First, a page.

Eh, Morrowind was one of the most interactive and immersive games of its era, but they've spent the last few games actually removing functionality and streamlining systems until Skyrim (fun as it still is) came out dry as toast compared to past offerings.
The only thing Bethesda still does better than their competitors is the ability to drop a cheese wheel in the middle of a field and come back to find it months later. That was a neat trick a few generations ago, but since it has no actual impact on the game world, I wouldn't call it interactive. Silly and immersion breaking more like.
Just a small increase in the complexity/interactivity of their systems could make the games so much better. What if cheese lured skeevers or even just rotted away realistically? What if bodies didn't just lie in the streets for weeks with passers-by calmly scrambling over them to get to work? What if you could cut down a tree or burn down a barn and then the people would come build it back up? Anything.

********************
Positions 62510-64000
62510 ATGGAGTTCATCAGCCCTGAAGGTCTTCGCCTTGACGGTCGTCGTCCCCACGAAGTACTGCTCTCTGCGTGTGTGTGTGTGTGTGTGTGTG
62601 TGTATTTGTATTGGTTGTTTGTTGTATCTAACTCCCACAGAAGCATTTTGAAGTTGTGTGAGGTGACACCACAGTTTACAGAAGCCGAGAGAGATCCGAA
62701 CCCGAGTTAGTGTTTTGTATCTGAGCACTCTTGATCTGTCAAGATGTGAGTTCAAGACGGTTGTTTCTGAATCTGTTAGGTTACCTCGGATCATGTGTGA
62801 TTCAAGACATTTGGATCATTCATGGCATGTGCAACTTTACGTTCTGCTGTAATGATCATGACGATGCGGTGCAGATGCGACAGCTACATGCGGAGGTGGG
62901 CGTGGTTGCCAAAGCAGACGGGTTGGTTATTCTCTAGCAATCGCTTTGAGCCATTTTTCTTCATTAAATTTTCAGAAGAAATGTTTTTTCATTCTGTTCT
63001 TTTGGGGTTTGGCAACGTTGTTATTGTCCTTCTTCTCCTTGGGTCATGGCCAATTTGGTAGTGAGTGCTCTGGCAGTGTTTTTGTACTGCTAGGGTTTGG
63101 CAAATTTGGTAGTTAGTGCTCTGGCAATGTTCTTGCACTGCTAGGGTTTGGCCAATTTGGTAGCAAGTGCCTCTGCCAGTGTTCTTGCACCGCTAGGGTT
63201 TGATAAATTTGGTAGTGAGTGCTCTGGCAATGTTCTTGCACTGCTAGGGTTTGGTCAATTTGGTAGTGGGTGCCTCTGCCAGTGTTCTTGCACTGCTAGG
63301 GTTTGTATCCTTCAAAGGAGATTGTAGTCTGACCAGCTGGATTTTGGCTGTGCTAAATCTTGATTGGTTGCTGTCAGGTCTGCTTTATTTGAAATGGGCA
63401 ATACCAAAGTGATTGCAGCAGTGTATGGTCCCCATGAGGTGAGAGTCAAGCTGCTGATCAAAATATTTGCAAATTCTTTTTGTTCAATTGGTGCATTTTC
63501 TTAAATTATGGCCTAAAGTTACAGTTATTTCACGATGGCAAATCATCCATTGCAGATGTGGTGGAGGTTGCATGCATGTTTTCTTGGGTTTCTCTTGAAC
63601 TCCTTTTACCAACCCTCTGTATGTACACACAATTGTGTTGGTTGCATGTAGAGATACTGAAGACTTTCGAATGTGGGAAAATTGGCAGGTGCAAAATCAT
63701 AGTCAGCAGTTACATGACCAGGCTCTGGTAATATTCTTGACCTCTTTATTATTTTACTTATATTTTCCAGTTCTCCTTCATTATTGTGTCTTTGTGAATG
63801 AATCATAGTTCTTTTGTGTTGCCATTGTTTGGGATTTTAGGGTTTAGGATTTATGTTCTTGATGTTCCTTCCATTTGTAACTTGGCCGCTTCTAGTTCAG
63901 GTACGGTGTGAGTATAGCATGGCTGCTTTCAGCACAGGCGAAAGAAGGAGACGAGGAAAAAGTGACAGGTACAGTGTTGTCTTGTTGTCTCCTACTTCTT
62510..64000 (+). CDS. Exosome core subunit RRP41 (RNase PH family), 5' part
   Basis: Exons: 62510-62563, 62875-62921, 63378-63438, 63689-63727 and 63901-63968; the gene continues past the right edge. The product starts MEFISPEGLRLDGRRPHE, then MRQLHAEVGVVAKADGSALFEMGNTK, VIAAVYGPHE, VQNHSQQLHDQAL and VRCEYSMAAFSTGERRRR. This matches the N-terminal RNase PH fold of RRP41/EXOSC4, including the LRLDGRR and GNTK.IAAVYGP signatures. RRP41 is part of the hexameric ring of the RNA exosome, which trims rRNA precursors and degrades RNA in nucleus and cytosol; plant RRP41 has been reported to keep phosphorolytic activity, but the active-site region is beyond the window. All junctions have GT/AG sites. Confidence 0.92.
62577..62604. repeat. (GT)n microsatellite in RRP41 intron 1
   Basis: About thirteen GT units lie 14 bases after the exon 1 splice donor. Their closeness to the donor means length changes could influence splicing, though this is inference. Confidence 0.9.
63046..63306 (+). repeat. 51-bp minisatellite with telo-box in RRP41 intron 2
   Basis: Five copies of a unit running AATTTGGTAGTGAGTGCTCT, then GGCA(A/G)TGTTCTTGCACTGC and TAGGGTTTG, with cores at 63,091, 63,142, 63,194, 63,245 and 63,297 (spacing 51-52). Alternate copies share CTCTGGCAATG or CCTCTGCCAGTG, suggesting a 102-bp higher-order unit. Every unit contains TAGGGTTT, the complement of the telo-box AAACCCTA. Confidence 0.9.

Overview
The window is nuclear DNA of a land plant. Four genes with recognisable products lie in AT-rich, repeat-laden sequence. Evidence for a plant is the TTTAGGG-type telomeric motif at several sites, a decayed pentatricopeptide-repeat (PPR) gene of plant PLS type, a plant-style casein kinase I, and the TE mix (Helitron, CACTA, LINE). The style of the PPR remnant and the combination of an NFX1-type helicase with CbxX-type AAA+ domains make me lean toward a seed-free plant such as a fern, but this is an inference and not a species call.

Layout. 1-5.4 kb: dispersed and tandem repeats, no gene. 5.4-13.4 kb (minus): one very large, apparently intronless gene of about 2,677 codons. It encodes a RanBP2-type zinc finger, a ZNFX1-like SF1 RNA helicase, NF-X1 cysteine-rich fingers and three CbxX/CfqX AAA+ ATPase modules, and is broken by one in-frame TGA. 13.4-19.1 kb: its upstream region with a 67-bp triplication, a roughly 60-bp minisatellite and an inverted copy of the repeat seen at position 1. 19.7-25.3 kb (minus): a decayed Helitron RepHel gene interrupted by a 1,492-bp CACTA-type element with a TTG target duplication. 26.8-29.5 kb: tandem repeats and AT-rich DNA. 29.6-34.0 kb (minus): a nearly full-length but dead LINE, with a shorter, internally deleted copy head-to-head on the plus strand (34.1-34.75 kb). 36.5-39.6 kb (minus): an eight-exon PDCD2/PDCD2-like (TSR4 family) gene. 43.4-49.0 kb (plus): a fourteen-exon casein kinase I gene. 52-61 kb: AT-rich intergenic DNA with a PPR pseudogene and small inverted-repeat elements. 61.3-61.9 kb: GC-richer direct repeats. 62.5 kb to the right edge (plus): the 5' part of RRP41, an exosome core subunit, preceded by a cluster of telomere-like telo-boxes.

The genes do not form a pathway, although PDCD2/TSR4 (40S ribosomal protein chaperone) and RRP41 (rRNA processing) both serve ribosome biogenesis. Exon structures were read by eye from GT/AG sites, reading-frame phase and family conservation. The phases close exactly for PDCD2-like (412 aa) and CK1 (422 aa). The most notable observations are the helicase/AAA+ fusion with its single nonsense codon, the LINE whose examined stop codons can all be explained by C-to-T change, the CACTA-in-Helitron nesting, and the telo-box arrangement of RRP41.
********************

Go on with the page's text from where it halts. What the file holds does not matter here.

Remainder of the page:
I'm glad Todd is at least saying the right things. We'll see if it adds up to any meaningful changes in a few years.
i kinda disagree though, as others have mentioned in this thread out of all the games I’ve played even something like Skyrim has more actual interactivity with the world than all the others. In regards to items found in the world that can be used and picked up, AI responding to you stealing, being able to enter indoor spaces. Like they have janky games for sure but I don’t really understand this point of view since no other engine seems to be capable of doing what theirs does for some reason. Unless there’s something I’m missing?